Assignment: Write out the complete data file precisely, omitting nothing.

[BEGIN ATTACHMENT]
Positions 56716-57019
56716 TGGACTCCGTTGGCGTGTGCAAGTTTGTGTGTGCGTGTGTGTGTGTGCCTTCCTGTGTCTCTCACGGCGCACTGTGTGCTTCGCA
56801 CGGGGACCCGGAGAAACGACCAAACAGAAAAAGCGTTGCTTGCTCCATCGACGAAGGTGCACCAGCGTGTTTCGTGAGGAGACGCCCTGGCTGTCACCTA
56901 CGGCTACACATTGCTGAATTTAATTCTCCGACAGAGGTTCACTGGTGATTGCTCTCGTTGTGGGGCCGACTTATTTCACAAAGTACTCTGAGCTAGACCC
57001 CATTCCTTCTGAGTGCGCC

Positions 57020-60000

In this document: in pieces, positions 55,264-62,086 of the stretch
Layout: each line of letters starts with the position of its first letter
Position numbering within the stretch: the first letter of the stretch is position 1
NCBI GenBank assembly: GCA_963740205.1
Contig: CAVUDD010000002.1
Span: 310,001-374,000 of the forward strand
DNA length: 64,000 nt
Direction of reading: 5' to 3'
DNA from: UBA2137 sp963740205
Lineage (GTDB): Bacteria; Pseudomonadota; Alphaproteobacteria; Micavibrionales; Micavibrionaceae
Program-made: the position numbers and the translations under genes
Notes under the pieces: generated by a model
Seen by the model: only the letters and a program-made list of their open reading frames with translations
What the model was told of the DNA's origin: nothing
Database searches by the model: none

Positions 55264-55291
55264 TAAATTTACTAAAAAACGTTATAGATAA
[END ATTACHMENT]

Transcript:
Positions 56716-57019
56716 TGGACTCCGTTGGCGTGTGCAAGTTTGTGTGTGCGTGTGTGTGTGTGCCTTCCTGTGTCTCTCACGGCGCACTGTGTGCTTCGCA
56801 CGGGGACCCGGAGAAACGACCAAACAGAAAAAGCGTTGCTTGCTCCATCGACGAAGGTGCACCAGCGTGTTTCGTGAGGAGACGCCCTGGCTGTCACCTA
56901 CGGCTACACATTGCTGAATTTAATTCTCCGACAGAGGTTCACTGGTGATTGCTCTCGTTGTGGGGCCGACTTATTTCACAAAGTACTCTGAGCTAGACCC
57001 CATTCCTTCTGAGTGCGCC

Positions 57020-60000

In this document: in pieces, positions 55,264-62,086 of the stretch
Layout: each line of letters starts with the position of its first letter
Position numbering within the stretch: the first letter of the stretch is position 1
NCBI GenBank assembly: GCA_963740205.1
Contig: CAVUDD010000002.1
Span: 310,001-374,000 of the forward strand
DNA length: 64,000 nt
Direction of reading: 5' to 3'
DNA from: UBA2137 sp963740205
Lineage (GTDB): Bacteria; Pseudomonadota; Alphaproteobacteria; Micavibrionales; Micavibrionaceae
Program-made: the position numbers and the translations under genes
Notes under the pieces: generated by a model
Seen by the model: only the letters and a program-made list of their open reading frames with translations
What the model was told of the DNA's origin: nothing
Database searches by the model: none

Positions 55264-55291
55264 TAAATTTACTAAAAAACGTTATAGATAA